Closing Delay, and 7 Boat Insurance Lessons

We were scheduled to close on our sailboat today, but the closing has been delayed four days, to allow the seller to complete an agreed-upon repair. Sailors need to be flexible, right?

One surprising lesson for us so far, was how time consuming getting insurance for the boat turned out to be. Our “baseline” for comparison was home and auto insurance. We’ve always been able to buy that coverage quickly and easily… Not the case with boat insurance, we now know.

So what made it so hard?

1. We hadn’t owned a similar sized sailboat. Moving up from a 27-foot to a 44-foot boat was an issue, that either precluded our getting a quote (BoatUS), or which required our being assessed as competent operators by a licensed captain effort (Pantaenius).

2. Getting our licensed captain “approved” by the insurance company required considerable disclosures.

3. Comparing quotes between companies requires filling out lengthy applications, and different insurers request different information.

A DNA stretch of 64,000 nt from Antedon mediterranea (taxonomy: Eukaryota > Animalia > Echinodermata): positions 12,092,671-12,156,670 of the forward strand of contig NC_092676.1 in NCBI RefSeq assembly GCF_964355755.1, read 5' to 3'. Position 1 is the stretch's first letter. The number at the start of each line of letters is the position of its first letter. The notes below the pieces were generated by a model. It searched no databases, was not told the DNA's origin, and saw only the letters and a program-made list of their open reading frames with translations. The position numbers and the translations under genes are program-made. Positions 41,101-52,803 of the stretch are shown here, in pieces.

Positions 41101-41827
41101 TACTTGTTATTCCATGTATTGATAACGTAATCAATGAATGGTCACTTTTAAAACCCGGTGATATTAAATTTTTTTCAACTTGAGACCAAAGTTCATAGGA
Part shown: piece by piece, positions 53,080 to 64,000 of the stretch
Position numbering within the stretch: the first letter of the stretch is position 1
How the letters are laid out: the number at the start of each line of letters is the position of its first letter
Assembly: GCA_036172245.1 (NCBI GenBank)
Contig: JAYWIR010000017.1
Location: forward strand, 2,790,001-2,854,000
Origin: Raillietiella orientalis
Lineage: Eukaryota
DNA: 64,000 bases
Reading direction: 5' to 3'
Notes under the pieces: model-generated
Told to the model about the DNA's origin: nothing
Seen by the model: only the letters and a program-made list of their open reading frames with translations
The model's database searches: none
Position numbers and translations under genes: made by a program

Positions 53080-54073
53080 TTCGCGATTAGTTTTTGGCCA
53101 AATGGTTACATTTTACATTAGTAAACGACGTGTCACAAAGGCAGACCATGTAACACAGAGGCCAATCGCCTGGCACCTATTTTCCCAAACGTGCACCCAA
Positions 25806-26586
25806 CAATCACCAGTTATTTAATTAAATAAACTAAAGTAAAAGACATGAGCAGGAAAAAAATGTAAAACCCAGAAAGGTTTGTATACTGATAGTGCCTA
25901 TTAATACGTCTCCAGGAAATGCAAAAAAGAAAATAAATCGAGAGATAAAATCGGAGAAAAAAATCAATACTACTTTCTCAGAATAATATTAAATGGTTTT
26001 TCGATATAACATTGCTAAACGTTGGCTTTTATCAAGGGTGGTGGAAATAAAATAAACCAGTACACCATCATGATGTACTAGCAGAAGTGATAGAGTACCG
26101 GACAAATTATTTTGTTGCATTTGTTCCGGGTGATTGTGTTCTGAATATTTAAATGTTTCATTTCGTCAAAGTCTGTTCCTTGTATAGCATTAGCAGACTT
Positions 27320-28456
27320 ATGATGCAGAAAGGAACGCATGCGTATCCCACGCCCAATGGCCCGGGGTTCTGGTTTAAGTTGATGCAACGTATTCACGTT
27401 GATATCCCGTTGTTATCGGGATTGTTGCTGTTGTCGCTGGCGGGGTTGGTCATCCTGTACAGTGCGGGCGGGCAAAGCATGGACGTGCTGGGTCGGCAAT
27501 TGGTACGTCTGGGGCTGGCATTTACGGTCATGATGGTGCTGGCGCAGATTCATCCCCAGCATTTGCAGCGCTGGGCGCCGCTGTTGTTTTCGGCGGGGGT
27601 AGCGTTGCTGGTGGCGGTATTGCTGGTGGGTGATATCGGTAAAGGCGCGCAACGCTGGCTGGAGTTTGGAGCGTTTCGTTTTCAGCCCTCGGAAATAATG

4. Because the boat is in Florida, and she would still be there after July 15, we had to submit a storm plan for approval…and because we weren’t sure where the boat would be slipped after the closing, finalizing the plan was an unexpected challenge that pushed getting our insurance in place right down to the wire…which we’d rather have avoided.

5. Insurance costs for Florida, during hurricane season, and Maryland, where we will be moving our boat, are quite different. So we’ll start out with one policy, and switch to another, when we are north of the Georgia state border, and have our annual policy pro-rated accordingly when we may our second six month payment.

6. As with other types of insurance, if you don’t pay the full annual cost in one installment, a “convenience fee” is tacked on to each payment.  Since we’ll be making two payments, it will be 3 percent. If we’d opted for four quarterly payments, it would have been 5 percent.

7. It really helps to create a matrix to compare what each insurer is offering. We modeled our matrix after one on a terrific post, “What Insurance Companies Don’t Want You to Know” on Where the Coconuts Grow.

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